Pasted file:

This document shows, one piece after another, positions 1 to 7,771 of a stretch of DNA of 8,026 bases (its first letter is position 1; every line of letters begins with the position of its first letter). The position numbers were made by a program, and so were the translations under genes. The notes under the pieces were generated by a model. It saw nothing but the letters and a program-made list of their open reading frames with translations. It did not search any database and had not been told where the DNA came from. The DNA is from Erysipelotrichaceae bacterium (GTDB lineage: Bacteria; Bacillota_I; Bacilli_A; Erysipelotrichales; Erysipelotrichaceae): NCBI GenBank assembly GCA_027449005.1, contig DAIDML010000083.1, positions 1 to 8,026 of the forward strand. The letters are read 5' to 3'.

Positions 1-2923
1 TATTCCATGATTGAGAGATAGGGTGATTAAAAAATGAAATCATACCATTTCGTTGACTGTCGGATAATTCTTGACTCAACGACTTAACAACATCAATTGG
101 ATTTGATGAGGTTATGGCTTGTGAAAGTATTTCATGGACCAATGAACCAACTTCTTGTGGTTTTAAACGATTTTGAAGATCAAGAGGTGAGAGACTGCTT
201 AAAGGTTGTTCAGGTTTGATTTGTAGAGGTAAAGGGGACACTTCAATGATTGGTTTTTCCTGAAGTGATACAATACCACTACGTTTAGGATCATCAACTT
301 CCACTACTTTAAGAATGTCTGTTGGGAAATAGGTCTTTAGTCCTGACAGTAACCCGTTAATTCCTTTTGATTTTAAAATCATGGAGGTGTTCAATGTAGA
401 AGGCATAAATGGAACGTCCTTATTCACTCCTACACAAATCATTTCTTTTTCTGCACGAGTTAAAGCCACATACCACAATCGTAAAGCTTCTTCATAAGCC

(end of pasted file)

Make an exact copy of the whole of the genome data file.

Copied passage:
This document shows, one piece after another, positions 1 to 7,771 of a stretch of DNA of 8,026 bases (its first letter is position 1; every line of letters begins with the position of its first letter). The position numbers were made by a program, and so were the translations under genes. The notes under the pieces were generated by a model. It saw nothing but the letters and a program-made list of their open reading frames with translations. It did not search any database and had not been told where the DNA came from. The DNA is from Erysipelotrichaceae bacterium (GTDB lineage: Bacteria; Bacillota_I; Bacilli_A; Erysipelotrichales; Erysipelotrichaceae): NCBI GenBank assembly GCA_027449005.1, contig DAIDML010000083.1, positions 1 to 8,026 of the forward strand. The letters are read 5' to 3'.

Positions 1-2923
1 TATTCCATGATTGAGAGATAGGGTGATTAAAAAATGAAATCATACCATTTCGTTGACTGTCGGATAATTCTTGACTCAACGACTTAACAACATCAATTGG
101 ATTTGATGAGGTTATGGCTTGTGAAAGTATTTCATGGACCAATGAACCAACTTCTTGTGGTTTTAAACGATTTTGAAGATCAAGAGGTGAGAGACTGCTT
201 AAAGGTTGTTCAGGTTTGATTTGTAGAGGTAAAGGGGACACTTCAATGATTGGTTTTTCCTGAAGTGATACAATACCACTACGTTTAGGATCATCAACTT
301 CCACTACTTTAAGAATGTCTGTTGGGAAATAGGTCTTTAGTCCTGACAGTAACCCGTTAATTCCTTTTGATTTTAAAATCATGGAGGTGTTCAATGTAGA
401 AGGCATAAATGGAACGTCCTTATTCACTCCTACACAAATCATTTCTTTTTCTGCACGAGTTAAAGCCACATACCACAATCGTAAAGCTTCTTCATAAGCC